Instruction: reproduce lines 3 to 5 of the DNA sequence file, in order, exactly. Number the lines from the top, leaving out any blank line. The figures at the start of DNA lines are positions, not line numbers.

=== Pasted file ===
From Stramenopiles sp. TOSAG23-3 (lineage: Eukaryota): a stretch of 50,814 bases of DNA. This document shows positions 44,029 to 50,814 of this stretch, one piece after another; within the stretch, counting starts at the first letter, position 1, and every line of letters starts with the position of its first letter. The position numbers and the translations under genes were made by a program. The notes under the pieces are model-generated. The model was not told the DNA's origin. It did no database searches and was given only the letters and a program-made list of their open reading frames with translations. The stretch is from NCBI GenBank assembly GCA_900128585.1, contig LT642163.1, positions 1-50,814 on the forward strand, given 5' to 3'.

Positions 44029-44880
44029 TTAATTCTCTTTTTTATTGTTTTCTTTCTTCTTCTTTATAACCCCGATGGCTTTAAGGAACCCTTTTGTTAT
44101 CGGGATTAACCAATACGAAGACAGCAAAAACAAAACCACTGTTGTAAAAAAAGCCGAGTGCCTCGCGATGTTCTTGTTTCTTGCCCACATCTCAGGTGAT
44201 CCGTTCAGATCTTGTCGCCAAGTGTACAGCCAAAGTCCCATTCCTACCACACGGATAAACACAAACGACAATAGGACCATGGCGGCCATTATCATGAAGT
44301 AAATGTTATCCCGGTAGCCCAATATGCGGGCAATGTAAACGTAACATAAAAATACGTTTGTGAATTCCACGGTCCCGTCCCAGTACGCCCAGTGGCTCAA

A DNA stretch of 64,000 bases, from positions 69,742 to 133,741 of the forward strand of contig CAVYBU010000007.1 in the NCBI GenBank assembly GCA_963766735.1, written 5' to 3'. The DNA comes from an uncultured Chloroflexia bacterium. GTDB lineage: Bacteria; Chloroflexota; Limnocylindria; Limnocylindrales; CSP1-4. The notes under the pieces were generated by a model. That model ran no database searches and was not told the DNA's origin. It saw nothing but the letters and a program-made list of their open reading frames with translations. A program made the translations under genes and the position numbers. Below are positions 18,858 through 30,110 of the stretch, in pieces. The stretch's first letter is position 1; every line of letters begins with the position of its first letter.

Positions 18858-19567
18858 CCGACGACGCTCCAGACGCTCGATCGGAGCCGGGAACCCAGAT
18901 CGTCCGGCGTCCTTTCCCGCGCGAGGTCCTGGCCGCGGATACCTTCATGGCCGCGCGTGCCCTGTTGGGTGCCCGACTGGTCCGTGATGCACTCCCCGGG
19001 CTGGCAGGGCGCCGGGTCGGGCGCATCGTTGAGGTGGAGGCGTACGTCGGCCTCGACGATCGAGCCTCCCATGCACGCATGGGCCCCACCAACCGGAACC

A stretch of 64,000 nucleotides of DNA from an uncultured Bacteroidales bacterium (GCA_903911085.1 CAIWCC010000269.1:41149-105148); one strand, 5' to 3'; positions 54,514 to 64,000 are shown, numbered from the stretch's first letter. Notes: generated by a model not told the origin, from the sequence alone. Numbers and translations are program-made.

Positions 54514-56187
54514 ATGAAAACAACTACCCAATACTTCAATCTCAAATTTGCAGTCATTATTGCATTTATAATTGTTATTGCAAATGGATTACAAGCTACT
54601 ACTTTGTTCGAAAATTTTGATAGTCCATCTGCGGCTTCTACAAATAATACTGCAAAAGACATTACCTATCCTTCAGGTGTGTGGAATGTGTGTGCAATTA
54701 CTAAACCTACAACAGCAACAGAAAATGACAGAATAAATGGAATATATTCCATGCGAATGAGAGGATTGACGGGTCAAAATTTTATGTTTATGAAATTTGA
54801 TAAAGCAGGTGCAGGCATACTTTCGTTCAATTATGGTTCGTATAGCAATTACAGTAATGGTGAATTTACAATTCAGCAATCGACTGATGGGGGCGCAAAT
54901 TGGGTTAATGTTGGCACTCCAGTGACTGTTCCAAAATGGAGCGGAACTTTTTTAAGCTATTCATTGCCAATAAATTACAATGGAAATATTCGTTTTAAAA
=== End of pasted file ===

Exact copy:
44029 TTAATTCTCTTTTTTATTGTTTTCTTTCTTCTTCTTTATAACCCCGATGGCTTTAAGGAACCCTTTTGTTAT
44101 CGGGATTAACCAATACGAAGACAGCAAAAACAAAACCACTGTTGTAAAAAAAGCCGAGTGCCTCGCGATGTTCTTGTTTCTTGCCCACATCTCAGGTGAT
44201 CCGTTCAGATCTTGTCGCCAAGTGTACAGCCAAAGTCCCATTCCTACCACACGGATAAACACAAACGACAATAGGACCATGGCGGCCATTATCATGAAGT